The film takes considerable liberties with the book the two lead characters played by Robin Williams and Bonnie Hunt do not even appear in the book, for instance. The results emerge as something akin to Hellraiser (1987) albeit without the Cenobites and a jungle theme. Indeed, Jumanji taps into the secret wish-fulfillment fantasy that runs through many childrens stories a desire to see the adult world of rules and orders overthrown by chaos and anarchy. The film takes extraordinary delight in the smashing up a huge house, of letting jungle creatures loose through the main street of a small town, of unleashing a great deal of mayhem in a department store and the progressive comedic trashing of David Alan Griers cop car. The film is one giant orgy of gleeful destruction. To such extent, Joe Johnston arranges an impressive array of CGI and animatronic effects. Ultimately, Jumanji fails to satisfy. It is a cute idea but there is never anything more to the film than a gleeful spree of vandalism.
What is unique about Jumanji is the ultimate safeness of its fantasy. Most childrens stories that allow anarchy loose wrap it up with a restoration of the adult status quo ie. the anarchy is never allowed to supersede the reinstatement of law and order. However, Jumanji goes way beyond even that kind of conservative retraction not only is all the anarchy safely wrapped up again and the chaos repaired but the ending even winds the clock back to 1969, giving Robin Williams his childhood back, allowing him to get his cold and authoritarian father to discover his feelings and for him to win the girl he always loved, plus a coda in the present day where Williams and Bonnie Hunt are now married, have managed to save the mill from closing and his father from a premature death of heartbreak and where Kirsten Dunst and Bradley Pierces parents are prevented from being killed in a skiing accident. A safer fantasy of ameliorating hurt one would have to go some length to find.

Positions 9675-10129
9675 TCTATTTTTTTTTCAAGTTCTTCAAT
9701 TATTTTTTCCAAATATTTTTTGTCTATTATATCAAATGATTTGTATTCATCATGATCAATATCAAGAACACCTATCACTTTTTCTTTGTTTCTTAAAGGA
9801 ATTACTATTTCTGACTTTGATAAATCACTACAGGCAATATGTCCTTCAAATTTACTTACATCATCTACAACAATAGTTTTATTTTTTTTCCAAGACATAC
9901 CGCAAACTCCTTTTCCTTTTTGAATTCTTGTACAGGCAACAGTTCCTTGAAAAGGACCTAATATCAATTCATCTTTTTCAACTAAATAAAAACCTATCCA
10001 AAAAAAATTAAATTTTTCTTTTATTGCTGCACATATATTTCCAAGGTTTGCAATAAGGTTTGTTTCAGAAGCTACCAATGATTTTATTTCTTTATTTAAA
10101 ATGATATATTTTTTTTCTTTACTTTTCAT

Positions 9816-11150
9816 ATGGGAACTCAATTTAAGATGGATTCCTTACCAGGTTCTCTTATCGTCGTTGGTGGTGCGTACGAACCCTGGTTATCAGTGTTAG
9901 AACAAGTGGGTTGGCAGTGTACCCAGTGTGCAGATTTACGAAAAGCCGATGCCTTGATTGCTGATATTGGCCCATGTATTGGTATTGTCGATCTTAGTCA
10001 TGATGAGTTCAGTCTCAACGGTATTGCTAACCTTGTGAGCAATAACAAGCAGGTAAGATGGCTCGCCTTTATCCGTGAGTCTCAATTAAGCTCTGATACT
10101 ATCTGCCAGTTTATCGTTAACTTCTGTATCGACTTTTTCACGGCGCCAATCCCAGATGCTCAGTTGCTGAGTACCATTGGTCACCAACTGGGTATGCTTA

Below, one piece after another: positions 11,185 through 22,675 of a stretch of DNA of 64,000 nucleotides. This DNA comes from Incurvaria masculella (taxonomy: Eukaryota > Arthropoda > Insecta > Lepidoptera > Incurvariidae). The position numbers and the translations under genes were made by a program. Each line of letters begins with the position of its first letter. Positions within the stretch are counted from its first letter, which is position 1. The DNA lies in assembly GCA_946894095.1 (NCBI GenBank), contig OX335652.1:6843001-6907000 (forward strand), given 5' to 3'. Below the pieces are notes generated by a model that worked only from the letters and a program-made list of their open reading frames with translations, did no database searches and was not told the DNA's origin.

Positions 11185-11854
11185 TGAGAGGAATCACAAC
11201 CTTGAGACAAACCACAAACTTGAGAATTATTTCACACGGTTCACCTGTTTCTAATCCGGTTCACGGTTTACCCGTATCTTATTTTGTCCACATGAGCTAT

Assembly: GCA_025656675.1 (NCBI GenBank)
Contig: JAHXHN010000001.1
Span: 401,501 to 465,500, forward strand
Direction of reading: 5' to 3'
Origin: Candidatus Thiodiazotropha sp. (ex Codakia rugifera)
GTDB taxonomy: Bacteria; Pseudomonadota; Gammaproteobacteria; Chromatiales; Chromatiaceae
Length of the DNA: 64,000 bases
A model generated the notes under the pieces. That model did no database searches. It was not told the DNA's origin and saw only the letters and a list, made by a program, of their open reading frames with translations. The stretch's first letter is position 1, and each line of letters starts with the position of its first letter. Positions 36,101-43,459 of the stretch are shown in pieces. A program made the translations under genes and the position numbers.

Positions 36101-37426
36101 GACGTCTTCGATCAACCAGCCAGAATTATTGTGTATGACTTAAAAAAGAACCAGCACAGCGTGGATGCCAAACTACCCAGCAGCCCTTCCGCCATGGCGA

Robin Williams is reasonably restrained. Once the comic wild man of the entertainment industry, capable of a machine-gun barrage of off-the-cuff one-liners, Williams started to soften as he entered middle-age. Most of his work in the 1990s/2000s was childrens films Hook (1991), Aladdin (1992), Ferngully: The Last Rainforest (1992), Flubber (1997), Robots (2005), Happy Feet (2006), Night at the Museum (2006) middlebrow comedy Mrs Doubtfire (1993), Nine Months (1995), RV (2006) and shameless schmaltz Patch Adams (1998), Jakob the Liar (1999) and the appalling Bicentennial Man (1999). Here Williams seems restrained to the point that one wonders why they cast him at all almost any actor could have done the job. Apart from some uninhibited moments when he emerges as the wild man, he remains passively restrained throughout.
The idea was later spun out as an animated tv series, Jumanji (1996), even though this is not a concept that easily lend itself to a tv series. A live-action sequel was promised for several years. This finally merged into the film Zathura: A Space Adventure (2005), which is not a sequel, but is based on another Chris Van Allsburg book and concerns a different boardgame that transports two children into a space opera setting.
(Nominee for Best Special Effects at this sites Best of 1995 Awards).